The patient survivorship journey is at its best when cancer care teams take appropriate measures to protect the whole health of a patient before, during, and after treatment. Sadly, one of the most dreaded consequences of breast cancer survivorship is lymphedema, [1] a condition that can cause significant and irreversible swelling due to fluid build-up in soft body tissue when the lymph system is damaged or blocked. For cancer patients, risk factors increase significantly due to treatment therapies including surgery, radiation, and/or chemotherapy and risk can range from 3% to 50% depending on the type of cancer, the form of treatment received, and patient disposition. [2] With the wide range of risk factors, clinicians experience difficulties in determining who is at high risk, what technology is appropriate for prospective monitoring of secondary lymphedema, and when interventions should be introduced to mitigate the progression of chronic lymphedema.

Early Detection is Key to Stopping Lymphedema Progression
Like many other medical conditions, it’s well documented that secondary lymphedema develops in stages and that the opportunity to stop lymphedema progression is at the subclinical stage – before signs and symptoms are physically evident.[3]

Figure 1.0: Stages of upper extremity arm lymphedema.

The PREVENT Trial, the largest randomized trial to assess lymphedema prevention found a significantly lower progression to chronic lymphedema using bioimpedance spectroscopy (BIS) for early detection of lymphedema and intervention compared to using circumferential tape measure assessment [4]

The traditional method for evaluating a patient’s risk of developing lymphedema is to calculate the limb volume by taking circumferential measurements using a tape measure. However, this method relies on the physical manifestation of swelling to trigger an intervention. Once symptoms are evident at this stage, it may be too late to introduce course-reversing treatment.  As the PREVENT trial demonstrated, tape measure did not provide the most accurate or timely assessment of lymphedema progression.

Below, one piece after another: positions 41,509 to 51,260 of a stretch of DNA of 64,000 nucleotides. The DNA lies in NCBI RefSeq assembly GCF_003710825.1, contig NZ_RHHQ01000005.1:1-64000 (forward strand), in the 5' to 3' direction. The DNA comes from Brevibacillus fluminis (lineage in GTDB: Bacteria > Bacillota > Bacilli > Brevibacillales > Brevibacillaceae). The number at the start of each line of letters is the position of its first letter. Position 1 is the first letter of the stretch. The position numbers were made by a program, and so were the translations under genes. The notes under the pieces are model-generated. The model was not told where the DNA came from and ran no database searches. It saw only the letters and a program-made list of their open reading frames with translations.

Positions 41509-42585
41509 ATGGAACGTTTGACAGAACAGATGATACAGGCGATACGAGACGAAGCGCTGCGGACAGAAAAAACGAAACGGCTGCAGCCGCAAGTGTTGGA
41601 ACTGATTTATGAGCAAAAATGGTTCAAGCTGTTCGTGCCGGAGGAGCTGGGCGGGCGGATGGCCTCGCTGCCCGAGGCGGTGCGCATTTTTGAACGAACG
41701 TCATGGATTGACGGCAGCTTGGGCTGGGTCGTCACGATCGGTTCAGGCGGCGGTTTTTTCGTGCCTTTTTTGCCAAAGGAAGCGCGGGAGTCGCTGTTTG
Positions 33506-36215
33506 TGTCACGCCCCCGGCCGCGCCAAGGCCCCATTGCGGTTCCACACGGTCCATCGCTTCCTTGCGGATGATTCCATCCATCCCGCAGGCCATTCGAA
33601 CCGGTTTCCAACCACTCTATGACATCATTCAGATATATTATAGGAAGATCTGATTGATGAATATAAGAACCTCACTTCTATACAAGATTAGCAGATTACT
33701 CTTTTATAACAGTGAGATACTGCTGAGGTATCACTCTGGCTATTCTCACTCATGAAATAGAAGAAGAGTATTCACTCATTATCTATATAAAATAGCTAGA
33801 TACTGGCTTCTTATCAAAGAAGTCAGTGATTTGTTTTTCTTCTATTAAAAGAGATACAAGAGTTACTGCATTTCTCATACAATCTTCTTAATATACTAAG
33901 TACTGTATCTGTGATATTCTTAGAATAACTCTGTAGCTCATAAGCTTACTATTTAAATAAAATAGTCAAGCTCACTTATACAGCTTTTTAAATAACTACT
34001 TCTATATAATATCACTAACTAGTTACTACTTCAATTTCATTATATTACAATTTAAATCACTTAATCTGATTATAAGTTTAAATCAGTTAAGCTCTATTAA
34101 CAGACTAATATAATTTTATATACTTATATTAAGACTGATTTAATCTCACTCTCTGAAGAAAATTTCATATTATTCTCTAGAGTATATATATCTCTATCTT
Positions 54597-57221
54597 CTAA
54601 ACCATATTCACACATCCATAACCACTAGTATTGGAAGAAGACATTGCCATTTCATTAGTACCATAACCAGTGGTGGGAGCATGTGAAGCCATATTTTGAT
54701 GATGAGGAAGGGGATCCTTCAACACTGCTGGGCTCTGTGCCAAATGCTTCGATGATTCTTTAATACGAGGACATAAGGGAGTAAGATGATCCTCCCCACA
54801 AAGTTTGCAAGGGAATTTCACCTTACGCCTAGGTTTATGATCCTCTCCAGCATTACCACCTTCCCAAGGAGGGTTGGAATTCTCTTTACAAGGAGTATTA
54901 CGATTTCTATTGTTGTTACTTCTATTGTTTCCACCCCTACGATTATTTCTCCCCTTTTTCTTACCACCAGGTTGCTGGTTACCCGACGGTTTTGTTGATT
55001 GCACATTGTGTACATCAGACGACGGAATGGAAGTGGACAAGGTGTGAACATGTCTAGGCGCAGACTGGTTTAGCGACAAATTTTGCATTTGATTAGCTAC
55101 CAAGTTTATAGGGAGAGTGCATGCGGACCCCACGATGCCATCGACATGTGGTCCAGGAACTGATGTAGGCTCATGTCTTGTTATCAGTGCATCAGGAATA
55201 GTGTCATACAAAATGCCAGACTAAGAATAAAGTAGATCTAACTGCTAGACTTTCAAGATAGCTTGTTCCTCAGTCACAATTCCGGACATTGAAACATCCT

Port Worthy
American Lung Association
Novasep PharmaZell Group

According to trial results, “[BIS], as compared to a tape measure, provides a more precise identification of patients likely to benefit from an early compression intervention.” [4] Early detection of lymphedema at the subclinical stage combined with timely therapy interventions for the patient is the best defense against chronic lymphedema.

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Advancements in Bioimpedance Spectroscopy (BIS) Technology for Clinical Assessment
What is BIS? BIS uses a mild electric current passed through the body to accurately measure fluid buildup. The impedance to the current is measured at 256 frequencies and a mathematical analysis converts the data collected into L-Dex®. An L-Dex increase of 6.5 over baseline is 80% sensitive and 90% specific in identifying lymphedema at the subclinical stage. [5]

In a recently published meta-analysis of 50 lymphedema studies and 67,000 patients, researchers found that early detection (at the subclinical stage) using BIS combined with intervention resulted in an 81% lower incidence rate of chronic cancer-related lymphedema than circumference monitoring. [6] When comparing assessment technologies, BIS should be considered the standard for accurate and objective detection of lymphedema.